Director: John Curran
Starring: Naomi Watts, Edward Norton
It’s unfortunate that a film as well-made as this one was little more than a blip on the radar when it was released in theatres. John Curran’s The Painted Veil has everything going for it: a great cast, a compelling story, and fantastic production values (even the opening credits sequence is breathtaking). This is a technical and artistic triumph, a movie that definitely didn’t deserve to fall through the cracks.
The story takes place in the 1920s and centers on Walter and Kitty Fane (Edward Norton and Naomi Watts), who rush into marriage and find themselves in over their heads in more ways than one. Walter is a doctor who is about to return to his work in Shanghai and falls in love with Kitty at a party. Kitty is a socialite who accepts his proposal in order to escape her mother, who keeps reminding her that the clock is ticking if she wants to avoid becoming an old maid. It is immediately apparent that the marriage will be an unhappy one: Walter and Kitty hardly know each other and have little in common. Walter is caught up in his work and Kitty quickly becomes bored and falls into an affair with Charles Townsend (Liev Schrieber). Walter discovers the affair and threatens Kitty with scandal and divorce unless she accompanies him into the countryside where he will be attending to a cholera epidemic.
Far removed from the comforts of the city, Walter and Kitty continue to grow apart. Aside from his marital troubles, Walter also encounters problems in trying to contain the epidemic. More scientist than doctor, he has little experience dealing the realities of sick people and even less dealing with the clash of cultures as the Chinese Nationalists stir up anti-Western sentiment and make it increasingly difficult for Walter to gain the trust of the locals. Kitty, meanwhile, occupies her time volunteering at an orphanage run by French nuns, and slowly begins to close the gap between herself and her husband.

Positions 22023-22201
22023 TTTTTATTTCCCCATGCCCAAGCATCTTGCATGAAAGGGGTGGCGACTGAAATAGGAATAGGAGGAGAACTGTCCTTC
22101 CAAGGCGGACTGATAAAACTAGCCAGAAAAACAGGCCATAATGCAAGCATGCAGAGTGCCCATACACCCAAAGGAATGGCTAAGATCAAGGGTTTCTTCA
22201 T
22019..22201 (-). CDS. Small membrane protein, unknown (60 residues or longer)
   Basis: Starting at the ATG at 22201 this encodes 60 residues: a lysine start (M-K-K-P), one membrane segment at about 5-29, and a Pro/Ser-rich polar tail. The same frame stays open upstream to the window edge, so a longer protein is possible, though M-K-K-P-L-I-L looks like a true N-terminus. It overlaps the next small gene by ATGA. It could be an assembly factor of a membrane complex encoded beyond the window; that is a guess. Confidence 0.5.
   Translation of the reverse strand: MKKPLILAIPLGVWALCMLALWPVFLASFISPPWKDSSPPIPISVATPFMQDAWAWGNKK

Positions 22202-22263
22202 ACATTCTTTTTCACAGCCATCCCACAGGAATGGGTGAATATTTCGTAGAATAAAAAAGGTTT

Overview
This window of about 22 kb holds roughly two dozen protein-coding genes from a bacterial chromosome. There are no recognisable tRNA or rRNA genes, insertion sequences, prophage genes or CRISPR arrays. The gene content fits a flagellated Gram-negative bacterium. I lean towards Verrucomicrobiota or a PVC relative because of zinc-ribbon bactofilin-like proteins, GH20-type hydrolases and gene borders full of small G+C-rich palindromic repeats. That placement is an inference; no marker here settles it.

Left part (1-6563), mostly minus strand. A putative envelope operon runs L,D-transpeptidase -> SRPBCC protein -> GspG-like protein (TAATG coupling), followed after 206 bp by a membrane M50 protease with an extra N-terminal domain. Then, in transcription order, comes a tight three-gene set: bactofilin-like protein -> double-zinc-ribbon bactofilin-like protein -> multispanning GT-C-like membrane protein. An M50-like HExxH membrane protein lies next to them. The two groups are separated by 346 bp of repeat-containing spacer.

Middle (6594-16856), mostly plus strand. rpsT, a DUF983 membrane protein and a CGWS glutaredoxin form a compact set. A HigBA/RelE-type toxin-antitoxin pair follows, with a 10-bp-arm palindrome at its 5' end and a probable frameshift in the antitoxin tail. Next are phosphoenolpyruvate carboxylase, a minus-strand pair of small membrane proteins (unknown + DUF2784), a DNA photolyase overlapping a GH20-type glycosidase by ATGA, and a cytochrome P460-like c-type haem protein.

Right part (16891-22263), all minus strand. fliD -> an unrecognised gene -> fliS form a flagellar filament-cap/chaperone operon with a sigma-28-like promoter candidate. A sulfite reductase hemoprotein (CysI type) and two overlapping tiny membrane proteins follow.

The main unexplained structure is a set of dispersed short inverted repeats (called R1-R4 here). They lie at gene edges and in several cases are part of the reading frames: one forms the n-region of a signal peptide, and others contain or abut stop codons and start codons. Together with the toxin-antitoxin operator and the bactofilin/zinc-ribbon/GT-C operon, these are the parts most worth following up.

As Walter, Norton delivers a very understated and restrained performance as a man who would rather suppress everything he feels than show even the slightest emotion. By design it’s a very quiet and undemonstrative role, the kind that seems deceptively simple. As Kitty, Watts has a meatier role, playing as she does a character who wears her emotions on her sleeve and has a greater narrative arc, going from selfish socialite to selfless wife and nurse. Watts is more than up to the challenge and convincingly conveys Kitt's transformation. There are also nice supporting performances by Toby Jones as one of the sole survivors of the original outbreak, and Diana Rigg as the Mother Superior of the orphanage, both of whom become confidantes for Kitty.
The technical aspects of the film are top notch, from the beautiful photography and costumes, to the score by Alexandre Desplat, who is quickly becoming one of my favourite film composers. The direction by John Curran is measured and restrained, letting the story unfold at its own pace rather than forcing it along. The only criticism I have is that the film should have ended with the beautiful shot of the boat carrying Kitty away up the Yangtze river, rather than the brief epilogue which takes place in England. But this is only a minor criticism of what is otherwise a wonderful and engaging film.